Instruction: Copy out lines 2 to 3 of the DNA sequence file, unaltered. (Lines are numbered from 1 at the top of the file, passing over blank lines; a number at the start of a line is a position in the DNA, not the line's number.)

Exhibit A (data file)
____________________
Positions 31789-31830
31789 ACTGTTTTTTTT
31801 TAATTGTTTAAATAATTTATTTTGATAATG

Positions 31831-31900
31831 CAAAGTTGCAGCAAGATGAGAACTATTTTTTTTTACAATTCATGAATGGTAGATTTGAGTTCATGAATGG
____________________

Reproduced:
31789 ACTGTTTTTTTT
31801 TAATTGTTTAAATAATTTATTTTGATAATG